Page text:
She stopped, glancing across the room, her gaze caught by Adam Byler. He stood a little apart from the crowd, cell phone pressed to his ear.
A small, icy thread traced its way down her spine. Adam looked solemn—there was nothing in that. He always did. But something about the call had frozen him into immobility for just a moment. Then his gaze swung around the room. It reached her. It stopped.
Something was wrong. The thread became a torrent of cold. Something was very wrong, because Adam was moving through the crowd toward her, his eyes never leaving hers.
She clutched the back of the nearest chair as he reached her. “What is it? What’s happened?”
He took her arm, leading her a few steps away from the interested glances of the people at the table.
“I’m sorry.” His voice was low, for her ears only. “I don’t want to disrupt the reception, but I know how close you two are.” He paused for the space of a heartbeat, his hand firm and strong on her arm. “There’s been an accident. Esther Zook’s buggy has been hit.”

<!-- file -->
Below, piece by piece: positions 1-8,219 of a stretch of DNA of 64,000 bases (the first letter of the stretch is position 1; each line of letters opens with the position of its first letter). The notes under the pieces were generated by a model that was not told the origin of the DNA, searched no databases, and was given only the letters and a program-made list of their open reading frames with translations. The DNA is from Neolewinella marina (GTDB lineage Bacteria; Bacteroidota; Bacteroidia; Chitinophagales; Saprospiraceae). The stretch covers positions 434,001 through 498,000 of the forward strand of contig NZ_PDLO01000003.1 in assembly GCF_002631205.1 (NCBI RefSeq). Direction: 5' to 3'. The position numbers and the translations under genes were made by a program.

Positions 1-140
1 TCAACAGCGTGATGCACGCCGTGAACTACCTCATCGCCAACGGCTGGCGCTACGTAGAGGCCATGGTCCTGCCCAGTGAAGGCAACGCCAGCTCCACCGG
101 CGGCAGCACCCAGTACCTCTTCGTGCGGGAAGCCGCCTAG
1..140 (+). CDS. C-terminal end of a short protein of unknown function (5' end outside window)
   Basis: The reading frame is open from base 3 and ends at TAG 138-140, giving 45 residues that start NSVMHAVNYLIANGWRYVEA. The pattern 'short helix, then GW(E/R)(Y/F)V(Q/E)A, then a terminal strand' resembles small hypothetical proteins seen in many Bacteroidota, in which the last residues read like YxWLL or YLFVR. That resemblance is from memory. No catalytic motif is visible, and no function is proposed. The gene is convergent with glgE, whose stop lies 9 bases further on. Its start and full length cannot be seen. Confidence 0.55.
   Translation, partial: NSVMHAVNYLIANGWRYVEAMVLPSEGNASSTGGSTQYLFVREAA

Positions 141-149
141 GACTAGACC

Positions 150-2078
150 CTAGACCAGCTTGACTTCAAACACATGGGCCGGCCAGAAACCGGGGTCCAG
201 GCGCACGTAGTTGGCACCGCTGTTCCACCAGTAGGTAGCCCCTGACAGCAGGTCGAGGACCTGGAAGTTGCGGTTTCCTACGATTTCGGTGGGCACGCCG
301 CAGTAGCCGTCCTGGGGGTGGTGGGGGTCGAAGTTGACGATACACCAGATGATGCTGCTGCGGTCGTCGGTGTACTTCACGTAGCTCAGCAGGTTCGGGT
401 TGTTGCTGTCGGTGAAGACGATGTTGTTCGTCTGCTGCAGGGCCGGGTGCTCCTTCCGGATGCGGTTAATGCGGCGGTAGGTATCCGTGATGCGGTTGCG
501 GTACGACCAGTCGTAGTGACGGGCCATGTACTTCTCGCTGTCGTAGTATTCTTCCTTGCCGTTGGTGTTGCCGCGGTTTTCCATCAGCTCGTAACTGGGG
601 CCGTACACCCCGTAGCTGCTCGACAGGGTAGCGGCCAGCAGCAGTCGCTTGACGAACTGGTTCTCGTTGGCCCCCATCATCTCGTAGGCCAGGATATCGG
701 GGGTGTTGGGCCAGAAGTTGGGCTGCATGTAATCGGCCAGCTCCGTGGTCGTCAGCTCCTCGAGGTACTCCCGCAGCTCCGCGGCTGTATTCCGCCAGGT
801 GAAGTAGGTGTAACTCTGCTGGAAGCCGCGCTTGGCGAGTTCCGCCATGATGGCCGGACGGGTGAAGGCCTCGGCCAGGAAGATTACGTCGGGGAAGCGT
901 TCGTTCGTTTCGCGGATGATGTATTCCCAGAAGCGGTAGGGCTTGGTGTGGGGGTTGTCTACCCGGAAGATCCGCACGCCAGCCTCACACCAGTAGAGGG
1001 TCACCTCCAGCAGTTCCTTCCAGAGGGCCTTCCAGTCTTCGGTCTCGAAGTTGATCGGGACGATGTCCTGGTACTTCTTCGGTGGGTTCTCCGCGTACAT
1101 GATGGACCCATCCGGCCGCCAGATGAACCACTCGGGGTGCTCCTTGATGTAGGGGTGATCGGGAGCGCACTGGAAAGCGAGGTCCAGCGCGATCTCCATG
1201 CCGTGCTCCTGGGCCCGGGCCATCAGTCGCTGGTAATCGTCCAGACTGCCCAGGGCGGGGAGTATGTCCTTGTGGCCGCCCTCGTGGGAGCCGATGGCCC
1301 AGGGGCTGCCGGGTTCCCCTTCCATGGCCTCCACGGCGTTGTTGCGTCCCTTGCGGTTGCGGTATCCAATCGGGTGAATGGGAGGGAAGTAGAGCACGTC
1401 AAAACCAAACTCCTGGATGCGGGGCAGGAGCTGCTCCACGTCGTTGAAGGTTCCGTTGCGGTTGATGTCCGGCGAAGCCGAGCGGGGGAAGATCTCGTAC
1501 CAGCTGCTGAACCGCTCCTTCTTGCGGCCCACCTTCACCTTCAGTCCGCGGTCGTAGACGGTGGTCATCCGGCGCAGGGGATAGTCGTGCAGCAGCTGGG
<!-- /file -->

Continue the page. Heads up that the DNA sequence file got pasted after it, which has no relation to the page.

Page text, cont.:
“How bad?” Her frozen lips could barely form the words.
“Bad,” he said, clenching his jaw. “She’s on her way to the hospital, but…it’s bad.”
* * *
IT HADN’T BEEN any part of Adam’s plan to bring Libby with him. But when she’d learned he was headed for the hospital after a brief stop at the accident scene, she’d been adamant.
He might have overruled her, but when Geneva found out what was happening she’d been equally insistent. He hadn’t been able to hold out against both of them.
Ripping off the tie that went with the tux, he tossed it into the backseat, glancing at Libby. She huddled into a thick winter coat—apparently not thick enough, because she was shivering. He flicked the heat up to full blast.